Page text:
A gay rights advocacy group has voiced its anger at being excluded from a local St Patrick’s Day Parade in Massachusetts, however organisers say that they just applied too late.
MassEquality, a marriage equality activist group, claimed it was excluded in the past from the parade for being an LGBT group, and dismissed the claim that the parade was full this year as “disingenuous.”
“In the priorities and needs facing the LGBTQ (lesbian gay bisexual transgender queer) community, inclusion in the parade is not the top priority,” said MassEquality Executive Director Kara Suffredini.
“But the significance of being excluded from such a big historical, cultural institution is emblematic of the rejection LGBT people face every day.”
MassLive reports an ongoing tensions between the organisers of the 17 March parade which is sponsored by the Allied War Veterans Council, and gay rights groups.
A 1995 case between the South Boston Allied War Veterans Council and the Irish American Gay, Lesbian and Bisexual Group of Boston, went to the Supreme Court, over the right of the veterans’ group to exclude the GLB organisation.
The court ruled in that case that the organisers of the parade had the right to decide who was able to march in it.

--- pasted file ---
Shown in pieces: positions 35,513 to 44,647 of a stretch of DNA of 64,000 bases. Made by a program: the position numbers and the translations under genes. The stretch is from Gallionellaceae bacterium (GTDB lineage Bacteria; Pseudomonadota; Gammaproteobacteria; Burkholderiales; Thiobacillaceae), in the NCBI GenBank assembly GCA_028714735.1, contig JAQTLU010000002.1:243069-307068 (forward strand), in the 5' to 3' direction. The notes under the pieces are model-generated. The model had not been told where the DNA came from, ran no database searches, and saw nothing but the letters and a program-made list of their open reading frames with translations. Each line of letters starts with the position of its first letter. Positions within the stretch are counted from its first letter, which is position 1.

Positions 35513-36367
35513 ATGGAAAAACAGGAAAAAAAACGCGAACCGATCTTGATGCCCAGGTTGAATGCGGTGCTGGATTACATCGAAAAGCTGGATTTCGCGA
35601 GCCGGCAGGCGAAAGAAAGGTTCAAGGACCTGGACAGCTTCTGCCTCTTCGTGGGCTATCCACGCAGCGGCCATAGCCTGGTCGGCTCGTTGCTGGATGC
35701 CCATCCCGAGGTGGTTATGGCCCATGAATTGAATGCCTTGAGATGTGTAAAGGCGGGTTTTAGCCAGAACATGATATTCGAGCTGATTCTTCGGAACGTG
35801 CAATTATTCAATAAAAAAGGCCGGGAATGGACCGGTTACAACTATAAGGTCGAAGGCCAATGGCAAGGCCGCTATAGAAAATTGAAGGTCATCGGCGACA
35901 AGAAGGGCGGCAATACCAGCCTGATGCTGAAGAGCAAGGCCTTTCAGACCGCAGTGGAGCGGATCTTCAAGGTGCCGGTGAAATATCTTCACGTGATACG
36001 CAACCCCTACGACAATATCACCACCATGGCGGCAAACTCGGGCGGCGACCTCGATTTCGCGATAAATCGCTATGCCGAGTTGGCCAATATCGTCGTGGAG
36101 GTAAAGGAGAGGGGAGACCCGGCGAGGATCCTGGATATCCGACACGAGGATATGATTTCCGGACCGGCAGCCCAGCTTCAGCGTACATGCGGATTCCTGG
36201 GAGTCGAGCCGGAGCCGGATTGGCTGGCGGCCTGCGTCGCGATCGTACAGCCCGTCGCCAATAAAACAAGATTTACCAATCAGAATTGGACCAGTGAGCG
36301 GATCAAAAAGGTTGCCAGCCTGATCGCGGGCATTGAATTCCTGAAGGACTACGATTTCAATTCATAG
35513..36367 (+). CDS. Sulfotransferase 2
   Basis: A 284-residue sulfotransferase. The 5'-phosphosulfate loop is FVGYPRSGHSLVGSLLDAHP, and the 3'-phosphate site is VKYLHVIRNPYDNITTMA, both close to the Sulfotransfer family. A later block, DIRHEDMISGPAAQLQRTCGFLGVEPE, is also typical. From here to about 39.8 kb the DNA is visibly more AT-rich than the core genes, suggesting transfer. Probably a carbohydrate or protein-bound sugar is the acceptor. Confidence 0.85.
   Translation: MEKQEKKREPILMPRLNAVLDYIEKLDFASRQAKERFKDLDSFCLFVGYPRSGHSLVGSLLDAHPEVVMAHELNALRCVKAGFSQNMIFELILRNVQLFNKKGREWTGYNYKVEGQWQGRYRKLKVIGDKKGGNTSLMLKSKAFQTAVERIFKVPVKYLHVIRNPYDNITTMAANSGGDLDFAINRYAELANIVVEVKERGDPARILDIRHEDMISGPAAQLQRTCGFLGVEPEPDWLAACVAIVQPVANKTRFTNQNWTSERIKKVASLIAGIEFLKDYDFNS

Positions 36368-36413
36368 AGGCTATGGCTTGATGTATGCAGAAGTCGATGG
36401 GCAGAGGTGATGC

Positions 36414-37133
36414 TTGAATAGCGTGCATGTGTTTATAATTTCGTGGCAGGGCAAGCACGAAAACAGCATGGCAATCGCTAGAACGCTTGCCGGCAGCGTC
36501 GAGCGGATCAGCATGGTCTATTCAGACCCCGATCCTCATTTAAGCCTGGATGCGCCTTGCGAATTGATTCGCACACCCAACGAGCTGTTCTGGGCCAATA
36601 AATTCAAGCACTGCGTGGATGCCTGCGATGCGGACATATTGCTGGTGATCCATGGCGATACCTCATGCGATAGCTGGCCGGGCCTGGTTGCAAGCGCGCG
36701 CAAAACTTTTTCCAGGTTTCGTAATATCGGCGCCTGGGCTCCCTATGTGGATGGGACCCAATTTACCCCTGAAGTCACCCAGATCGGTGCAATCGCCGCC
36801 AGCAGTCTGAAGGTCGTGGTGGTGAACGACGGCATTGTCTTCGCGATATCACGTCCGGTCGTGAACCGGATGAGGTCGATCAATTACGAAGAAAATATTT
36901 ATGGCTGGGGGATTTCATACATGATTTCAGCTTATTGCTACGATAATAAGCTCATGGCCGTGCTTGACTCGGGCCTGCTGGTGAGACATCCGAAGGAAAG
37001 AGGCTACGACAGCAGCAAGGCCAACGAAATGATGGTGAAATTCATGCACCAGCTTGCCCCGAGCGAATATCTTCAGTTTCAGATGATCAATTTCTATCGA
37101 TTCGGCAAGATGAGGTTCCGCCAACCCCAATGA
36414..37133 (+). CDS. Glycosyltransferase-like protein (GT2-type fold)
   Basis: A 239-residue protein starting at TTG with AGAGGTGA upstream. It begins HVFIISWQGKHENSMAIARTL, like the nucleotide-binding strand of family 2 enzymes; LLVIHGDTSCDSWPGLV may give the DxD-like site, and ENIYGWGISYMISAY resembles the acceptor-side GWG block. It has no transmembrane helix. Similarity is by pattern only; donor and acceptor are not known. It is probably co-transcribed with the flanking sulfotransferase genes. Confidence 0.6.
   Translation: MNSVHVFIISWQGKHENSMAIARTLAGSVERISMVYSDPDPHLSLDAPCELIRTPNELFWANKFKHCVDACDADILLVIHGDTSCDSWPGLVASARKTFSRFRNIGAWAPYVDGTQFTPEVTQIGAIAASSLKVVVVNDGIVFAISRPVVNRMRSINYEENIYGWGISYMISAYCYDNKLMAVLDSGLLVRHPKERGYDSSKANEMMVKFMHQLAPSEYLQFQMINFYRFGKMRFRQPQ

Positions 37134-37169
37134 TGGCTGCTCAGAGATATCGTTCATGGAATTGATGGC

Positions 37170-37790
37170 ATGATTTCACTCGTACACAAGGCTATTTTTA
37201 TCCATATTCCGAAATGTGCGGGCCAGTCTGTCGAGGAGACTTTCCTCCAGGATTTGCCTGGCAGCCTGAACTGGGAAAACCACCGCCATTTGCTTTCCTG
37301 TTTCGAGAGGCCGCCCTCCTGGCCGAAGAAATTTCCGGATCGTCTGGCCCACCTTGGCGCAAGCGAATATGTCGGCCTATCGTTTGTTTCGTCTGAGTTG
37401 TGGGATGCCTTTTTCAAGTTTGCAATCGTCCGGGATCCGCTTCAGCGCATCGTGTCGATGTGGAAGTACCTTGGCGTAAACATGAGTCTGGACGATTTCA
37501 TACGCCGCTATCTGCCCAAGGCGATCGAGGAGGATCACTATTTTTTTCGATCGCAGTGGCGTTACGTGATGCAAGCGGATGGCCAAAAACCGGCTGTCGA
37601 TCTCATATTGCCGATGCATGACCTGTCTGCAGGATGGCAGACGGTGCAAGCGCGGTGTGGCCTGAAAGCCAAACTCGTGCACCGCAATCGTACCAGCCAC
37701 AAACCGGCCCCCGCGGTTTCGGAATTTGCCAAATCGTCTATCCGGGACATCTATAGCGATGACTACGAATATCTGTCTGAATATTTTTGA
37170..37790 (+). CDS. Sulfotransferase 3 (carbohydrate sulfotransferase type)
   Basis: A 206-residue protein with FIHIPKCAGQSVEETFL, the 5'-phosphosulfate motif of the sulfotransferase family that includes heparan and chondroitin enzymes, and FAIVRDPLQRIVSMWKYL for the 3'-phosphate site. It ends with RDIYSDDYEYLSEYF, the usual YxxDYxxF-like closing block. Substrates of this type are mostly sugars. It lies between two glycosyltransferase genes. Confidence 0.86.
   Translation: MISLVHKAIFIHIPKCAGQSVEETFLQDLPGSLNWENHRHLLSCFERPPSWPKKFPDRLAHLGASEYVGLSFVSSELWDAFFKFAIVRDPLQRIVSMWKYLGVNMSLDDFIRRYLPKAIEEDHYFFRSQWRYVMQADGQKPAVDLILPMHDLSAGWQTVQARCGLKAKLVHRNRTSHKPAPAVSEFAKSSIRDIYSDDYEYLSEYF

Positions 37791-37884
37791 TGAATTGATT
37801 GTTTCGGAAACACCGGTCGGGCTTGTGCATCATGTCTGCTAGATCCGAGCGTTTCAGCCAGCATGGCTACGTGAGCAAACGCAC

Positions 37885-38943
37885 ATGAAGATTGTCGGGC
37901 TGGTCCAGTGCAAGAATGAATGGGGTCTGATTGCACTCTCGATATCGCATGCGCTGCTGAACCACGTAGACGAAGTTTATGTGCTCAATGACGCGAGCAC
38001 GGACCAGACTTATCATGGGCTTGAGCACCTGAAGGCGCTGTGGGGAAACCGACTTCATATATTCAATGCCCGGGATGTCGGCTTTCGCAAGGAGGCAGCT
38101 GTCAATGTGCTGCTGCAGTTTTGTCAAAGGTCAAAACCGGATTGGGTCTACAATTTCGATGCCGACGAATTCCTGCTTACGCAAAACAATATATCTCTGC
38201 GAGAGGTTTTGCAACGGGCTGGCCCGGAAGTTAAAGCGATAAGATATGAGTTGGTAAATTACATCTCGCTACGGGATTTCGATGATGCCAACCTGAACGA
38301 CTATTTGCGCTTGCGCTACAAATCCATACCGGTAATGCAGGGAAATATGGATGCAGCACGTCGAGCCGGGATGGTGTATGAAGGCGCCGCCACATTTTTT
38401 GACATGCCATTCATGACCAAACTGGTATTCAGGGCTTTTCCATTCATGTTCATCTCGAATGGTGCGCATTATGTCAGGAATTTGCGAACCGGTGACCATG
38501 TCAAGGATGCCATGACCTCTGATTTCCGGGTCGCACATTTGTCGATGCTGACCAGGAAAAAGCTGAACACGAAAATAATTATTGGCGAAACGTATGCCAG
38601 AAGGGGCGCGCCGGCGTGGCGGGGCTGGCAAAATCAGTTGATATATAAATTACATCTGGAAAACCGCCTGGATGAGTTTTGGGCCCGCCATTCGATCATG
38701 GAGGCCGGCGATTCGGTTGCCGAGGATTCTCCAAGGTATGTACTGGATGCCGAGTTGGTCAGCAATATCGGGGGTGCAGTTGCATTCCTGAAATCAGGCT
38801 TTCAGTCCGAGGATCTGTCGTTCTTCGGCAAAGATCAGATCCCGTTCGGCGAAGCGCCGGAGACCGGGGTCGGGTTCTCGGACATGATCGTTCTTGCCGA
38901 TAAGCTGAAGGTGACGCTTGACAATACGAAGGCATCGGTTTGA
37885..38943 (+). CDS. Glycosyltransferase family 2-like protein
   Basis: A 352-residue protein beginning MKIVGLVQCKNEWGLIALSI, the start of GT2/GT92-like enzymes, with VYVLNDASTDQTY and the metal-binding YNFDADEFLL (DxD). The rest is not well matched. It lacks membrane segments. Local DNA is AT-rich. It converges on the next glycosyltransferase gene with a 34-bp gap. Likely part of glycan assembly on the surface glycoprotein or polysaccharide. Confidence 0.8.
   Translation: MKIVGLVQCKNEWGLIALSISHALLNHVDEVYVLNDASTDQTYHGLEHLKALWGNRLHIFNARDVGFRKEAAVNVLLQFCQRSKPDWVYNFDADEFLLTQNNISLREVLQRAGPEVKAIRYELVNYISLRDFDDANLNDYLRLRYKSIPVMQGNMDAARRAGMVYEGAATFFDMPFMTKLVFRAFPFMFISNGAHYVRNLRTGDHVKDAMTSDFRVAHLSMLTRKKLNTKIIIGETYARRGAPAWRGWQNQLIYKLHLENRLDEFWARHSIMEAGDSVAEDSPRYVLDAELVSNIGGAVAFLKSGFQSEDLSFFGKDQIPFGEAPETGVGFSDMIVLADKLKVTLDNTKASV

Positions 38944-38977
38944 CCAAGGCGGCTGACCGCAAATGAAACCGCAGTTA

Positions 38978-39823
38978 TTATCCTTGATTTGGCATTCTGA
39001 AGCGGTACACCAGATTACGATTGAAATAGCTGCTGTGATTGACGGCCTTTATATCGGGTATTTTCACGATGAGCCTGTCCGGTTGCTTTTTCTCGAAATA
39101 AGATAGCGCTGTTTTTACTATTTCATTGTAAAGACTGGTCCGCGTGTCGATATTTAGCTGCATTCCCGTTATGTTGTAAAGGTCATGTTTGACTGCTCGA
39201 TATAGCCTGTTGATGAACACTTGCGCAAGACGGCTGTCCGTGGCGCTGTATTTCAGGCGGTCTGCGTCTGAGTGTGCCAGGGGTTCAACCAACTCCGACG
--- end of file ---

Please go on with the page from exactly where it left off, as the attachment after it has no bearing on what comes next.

“Organizers of the annual St. Patrick’s Day Parade have barred LGBTQ people and groups from marching in the Parade for 18 years simply because they are openly LGBTQ,” said Suffredini.
“After years of rejecting MassEquality, in particular, because it is an LGBTQ organization, it seems disingenuous to now ban the organization because the Parade is allegedly ‘full’.”
On Tuesday, MassEquality received an email from the organisers of the parade to tell them that this year’s parade was full.
Philip Wuschke, parade organiser, said that MassEquality was turned away because the parade was already full, that it had 140 units, and that other groups had also been turned away. He said: “They applied way too late”.